Mainly about water

Thursday 2nd April 2015, Champagne–sur-Loue
Today has been wet and horrid from start to finish. We’ve done very little though we braved the rain this morning for an icy walk to discover whether the Loue had finally broken its banks and to climb up on the clos above the village to see whether there was any activity amongst the vines. We saw nobody and even the cattle couldn’t be bothered to leave the shelter of the trees to follow us as they usually do. The river is lapping the road and when we drove to Salins after lunch we decided it was safer to take the longer route round via Buffard rather than risk running into flood water on the narrow road beside the river where we had no hope of turning round if the road became impassable.

Vines on the Clos in the mizzling rain with the foothills of the Jura plateau beyond

Friday 3rd April 2015, Champagne–sur-Loue
Well we’ve had a delightful day today and this evening I’m likely to fall asleep at the kitchen table as I try to recall everything before it becomes a blur. It wasn’t actually raining for most of the day though definitely still very chilly. This evening we are back to the usual cold drizzle and puddles in Roland’s courtyard but for most of the day the weather has been quite pleasant.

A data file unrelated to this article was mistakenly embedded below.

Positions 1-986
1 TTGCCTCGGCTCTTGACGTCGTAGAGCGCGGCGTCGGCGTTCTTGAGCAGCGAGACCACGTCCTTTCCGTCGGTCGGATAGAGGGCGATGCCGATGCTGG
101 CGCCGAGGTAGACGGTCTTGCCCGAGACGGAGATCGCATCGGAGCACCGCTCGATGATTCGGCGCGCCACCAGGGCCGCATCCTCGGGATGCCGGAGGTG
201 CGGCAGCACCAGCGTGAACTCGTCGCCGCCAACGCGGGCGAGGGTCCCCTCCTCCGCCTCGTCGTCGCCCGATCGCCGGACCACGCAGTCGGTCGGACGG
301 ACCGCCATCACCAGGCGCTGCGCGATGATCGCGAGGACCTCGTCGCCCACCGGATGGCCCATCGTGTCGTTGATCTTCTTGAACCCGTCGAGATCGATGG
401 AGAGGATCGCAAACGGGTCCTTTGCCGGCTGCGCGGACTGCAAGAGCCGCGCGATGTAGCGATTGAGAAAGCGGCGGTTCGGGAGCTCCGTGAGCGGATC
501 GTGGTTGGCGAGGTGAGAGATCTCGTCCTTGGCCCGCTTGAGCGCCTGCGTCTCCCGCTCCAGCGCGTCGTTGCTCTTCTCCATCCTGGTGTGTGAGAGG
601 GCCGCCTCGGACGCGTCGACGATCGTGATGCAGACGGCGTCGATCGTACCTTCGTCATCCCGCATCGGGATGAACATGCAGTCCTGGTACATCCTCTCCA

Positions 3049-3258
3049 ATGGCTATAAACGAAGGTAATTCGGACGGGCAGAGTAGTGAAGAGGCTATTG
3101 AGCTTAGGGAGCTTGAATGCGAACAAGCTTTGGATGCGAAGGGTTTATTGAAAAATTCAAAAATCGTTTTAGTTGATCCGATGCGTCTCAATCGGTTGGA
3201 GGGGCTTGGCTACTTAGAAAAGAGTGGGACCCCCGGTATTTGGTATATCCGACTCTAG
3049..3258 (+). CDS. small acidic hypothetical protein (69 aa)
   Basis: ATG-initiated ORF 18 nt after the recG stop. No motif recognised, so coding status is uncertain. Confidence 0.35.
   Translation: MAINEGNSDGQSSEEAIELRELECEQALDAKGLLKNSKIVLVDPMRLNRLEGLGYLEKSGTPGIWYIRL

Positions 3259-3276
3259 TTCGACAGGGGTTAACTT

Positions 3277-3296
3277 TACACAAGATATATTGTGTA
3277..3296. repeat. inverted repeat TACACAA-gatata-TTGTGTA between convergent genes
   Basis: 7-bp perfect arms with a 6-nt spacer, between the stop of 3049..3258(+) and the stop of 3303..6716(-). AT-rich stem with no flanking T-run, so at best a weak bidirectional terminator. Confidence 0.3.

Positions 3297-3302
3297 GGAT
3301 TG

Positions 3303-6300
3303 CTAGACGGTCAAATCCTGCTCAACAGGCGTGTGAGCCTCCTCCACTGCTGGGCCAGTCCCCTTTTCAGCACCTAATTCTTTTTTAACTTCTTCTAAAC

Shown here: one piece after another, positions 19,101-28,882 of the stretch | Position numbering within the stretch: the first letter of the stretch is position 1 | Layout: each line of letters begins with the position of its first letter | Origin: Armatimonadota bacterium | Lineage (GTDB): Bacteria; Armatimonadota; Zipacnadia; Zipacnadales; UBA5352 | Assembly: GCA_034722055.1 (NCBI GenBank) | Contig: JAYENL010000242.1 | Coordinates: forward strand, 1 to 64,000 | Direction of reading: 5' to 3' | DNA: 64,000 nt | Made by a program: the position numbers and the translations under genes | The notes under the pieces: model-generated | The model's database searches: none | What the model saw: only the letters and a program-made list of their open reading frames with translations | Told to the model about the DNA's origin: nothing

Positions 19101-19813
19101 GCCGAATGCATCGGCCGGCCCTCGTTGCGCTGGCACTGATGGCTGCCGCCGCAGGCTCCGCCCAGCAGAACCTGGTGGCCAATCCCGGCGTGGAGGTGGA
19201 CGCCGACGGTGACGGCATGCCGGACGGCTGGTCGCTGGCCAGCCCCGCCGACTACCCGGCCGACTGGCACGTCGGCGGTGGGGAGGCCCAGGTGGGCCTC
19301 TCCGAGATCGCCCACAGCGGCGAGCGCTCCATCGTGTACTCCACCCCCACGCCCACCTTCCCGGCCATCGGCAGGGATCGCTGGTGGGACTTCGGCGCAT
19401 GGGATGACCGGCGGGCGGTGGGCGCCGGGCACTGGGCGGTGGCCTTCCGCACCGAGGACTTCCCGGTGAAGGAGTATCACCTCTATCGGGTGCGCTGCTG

We’ve not set eyes on our hosts all day. They were up and away before us this morning and when we returned home around 7pm there was lots of noise and chatter from upstairs where they were presumably entertaining friends. As I said before, Susanne says she gets lonely, and it’s certainly true that Roland needs to rest every afternoon but they always seem to have something happening.

Today we drove to Arbois for the weekly market. It’s only small but it’s a social event as everyone gathers on the square to buy replacement undies, housecoats, socks and slippers. Sometimes they may need a new blade for their pruning knife or some sulphur for the vines but really it’s a chance to chat to anyone who will listen – and that includes us. I’ve even been given a demonstration of an electric powered folding bike – I wish they’d existed when we bought Hinge and Bracket! We’ve also sampled goat’s cheese flavoured with rum and figs – I was as underwhelmed as our French friends were when we once offered them Wensleydale with apricots. Apparently this particular French goat’s cheese was invented in France’s overseas territory of Guadeloupe where they have a surfeit of rum, figs and goats!